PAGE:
The DNA of Smart Buildings

Ram Venkat, Smart Buildings Marketing Manager, Schneider Electric, considers what makes a building smart, and the importance of data

Smart buildings have many different functions to fulfil, says  Ram Venkat, Smart Buildings Marketing Manager, Schneider Electric.
Smart buildings have many different functions to fulfil, says Ram Venkat, Smart Buildings Marketing Manager, Schneider Electric.

We spend over 90% of our time inside buildings. Buildings today are expected to provide a nurturing environment as well as leveraging technology to aid productivity and comfort, all while minimising operating costs, reducing cybersecurity risk and downtime.

The concept of Smart Buildings is certainly not new — in fact, buildings have been getting ‘smarter’ from the advent of Building Automation solutions some decades ago. However, today’s definition of a Smart Building goes beyond automated operation, towards intuitive operation. There are several considerations of what makes a building truly smart today.

From Net Zero Energy to Zero Carbon

A Net Zero Energy building generates as much energy as it consumes on an annual basis. However, such a building will still emit carbon depending on the type of on-site generation, as not all buildings have the potential for renewable energy.

With the likes of the EU targeting 40% carbon emissions reduction by 2020, buildings need to move towards zero carbon operations, when no fossil fuel is burned on site. To counter the increased demand on clean electricity grids, generation and load shedding can be optimized using demand-response programs.

Contribute To the Building’s Purpose

The goal of a hospital environment is to improve patient recovery, while that of an office environment is to improve productivity. While their purposes may be different, Smart Buildings ultimately contribute to the well-being of the occupants. For example, studies indicate that there is 35% less sick leave in well-ventilated buildings. Therefore, a smart building has to intuitively adapt to the environment depending on occupancy, activities that may affect air quality, and the environment outside the building.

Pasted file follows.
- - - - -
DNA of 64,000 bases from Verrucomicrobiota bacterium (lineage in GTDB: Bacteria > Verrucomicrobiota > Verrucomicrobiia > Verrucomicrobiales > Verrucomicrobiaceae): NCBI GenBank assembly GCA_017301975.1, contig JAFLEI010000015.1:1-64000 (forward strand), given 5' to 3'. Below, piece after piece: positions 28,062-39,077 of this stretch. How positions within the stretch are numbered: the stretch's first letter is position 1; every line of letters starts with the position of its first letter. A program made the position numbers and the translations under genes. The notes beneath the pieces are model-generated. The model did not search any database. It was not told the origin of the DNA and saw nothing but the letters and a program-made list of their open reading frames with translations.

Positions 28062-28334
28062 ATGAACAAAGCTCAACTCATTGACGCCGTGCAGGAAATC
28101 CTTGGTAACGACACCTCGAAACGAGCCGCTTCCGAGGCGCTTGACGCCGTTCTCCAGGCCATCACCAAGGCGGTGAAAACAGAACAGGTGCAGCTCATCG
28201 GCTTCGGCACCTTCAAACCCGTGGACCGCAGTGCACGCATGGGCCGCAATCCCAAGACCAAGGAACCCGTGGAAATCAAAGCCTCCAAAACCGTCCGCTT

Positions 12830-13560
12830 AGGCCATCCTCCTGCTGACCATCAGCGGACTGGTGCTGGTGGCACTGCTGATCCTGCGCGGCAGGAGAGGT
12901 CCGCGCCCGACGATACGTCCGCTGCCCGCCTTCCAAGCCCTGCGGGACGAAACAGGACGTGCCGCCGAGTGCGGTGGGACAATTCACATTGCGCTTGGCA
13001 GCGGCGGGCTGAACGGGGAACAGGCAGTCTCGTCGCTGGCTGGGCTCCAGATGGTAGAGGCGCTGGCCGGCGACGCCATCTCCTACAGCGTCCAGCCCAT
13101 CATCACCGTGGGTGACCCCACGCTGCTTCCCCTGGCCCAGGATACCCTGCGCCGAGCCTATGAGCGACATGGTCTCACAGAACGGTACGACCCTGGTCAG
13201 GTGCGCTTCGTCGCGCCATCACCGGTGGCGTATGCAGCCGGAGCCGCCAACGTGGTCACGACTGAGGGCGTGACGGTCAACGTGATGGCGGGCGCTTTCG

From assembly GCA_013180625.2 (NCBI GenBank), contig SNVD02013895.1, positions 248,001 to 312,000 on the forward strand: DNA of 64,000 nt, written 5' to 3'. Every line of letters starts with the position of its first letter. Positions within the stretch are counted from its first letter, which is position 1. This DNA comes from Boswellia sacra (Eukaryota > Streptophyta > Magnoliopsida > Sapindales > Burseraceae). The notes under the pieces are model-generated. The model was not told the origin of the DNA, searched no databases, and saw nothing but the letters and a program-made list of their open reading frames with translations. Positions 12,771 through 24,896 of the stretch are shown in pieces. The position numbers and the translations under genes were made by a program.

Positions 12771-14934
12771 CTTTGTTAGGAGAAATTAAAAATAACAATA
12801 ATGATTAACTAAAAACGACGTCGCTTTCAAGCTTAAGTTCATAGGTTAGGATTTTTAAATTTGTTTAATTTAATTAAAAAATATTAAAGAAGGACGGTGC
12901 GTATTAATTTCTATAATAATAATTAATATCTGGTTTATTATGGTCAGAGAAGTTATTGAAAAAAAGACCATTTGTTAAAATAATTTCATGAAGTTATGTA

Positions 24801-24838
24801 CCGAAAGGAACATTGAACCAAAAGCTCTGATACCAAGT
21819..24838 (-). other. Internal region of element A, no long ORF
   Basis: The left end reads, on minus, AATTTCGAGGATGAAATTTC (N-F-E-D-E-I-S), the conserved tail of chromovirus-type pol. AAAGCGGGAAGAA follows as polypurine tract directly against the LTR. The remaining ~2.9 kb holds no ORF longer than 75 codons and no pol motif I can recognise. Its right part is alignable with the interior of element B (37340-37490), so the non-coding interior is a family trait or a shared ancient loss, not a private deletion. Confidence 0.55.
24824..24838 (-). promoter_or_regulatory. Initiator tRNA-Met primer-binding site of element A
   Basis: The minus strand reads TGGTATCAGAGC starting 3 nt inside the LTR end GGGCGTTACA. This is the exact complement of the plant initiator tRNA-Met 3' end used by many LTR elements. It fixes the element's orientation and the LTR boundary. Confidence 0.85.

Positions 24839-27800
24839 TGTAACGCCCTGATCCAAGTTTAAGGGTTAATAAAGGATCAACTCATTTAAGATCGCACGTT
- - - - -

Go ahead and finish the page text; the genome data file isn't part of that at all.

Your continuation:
Help Attract and Retain Talent

Millennials, who will form around 50% of the workforce by 2020, tend to value employee brand as much as they do their consumer brands. Their priorities in the workspace include flexible working, technological aids, diversity, rapid personal and professional development alongside good work-life balance, and the power of their employer’s brand.

They tend to be less loyal to their employer, and multiple employers in a short space of time has become the norm. Therefore, organisations need to invest in the culture, if not the people. By leveraging smart buildings that create an innovative,  digital environment, organisations can poise themselves to appeal to the best talents in the industry.

Increase Operational Efficiency, Reduce Operational Costs

Buildings have not lost the need to be as efficient as possible, with operators now looking for an integrated approach to building management. Smart buildings are expected to be able to go beyond disparate systems, to an environment where the BMS, lighting, power, and occupancy pieces can share data to improve operations, and there be some form of visualization of said agglomerated data on a platform that is easily accessible either on premise or on cloud.

Bringing Together People, Connectivity & the Built Environment

Today, buildings are expected to go even beyond systems talking to each other. Systems are expected to interact with people, and people expect to have control over their environment. Indeed, Smart buildings are evolving to include artificial intelligence devices, to apps on your mobile device that crowd-source comfort conditions, or can help you choose and find your way to the ideal workspace in your office, to virtual and augmented reality. Today’s smart building vision is that of a fluid environment, where everything you touch is part of the building’s DNA.

So what is the Smart Building ‘gene’? The answer is simple — leveraging data and the Internet of Things to collect cross-system information, and come up with actionable insights. Platforms such as Schneider Electric’s EcoStruxure enable collaboration and efficient operation of multiple systems on a single pane of glass to provide intelligent and intuitive environments.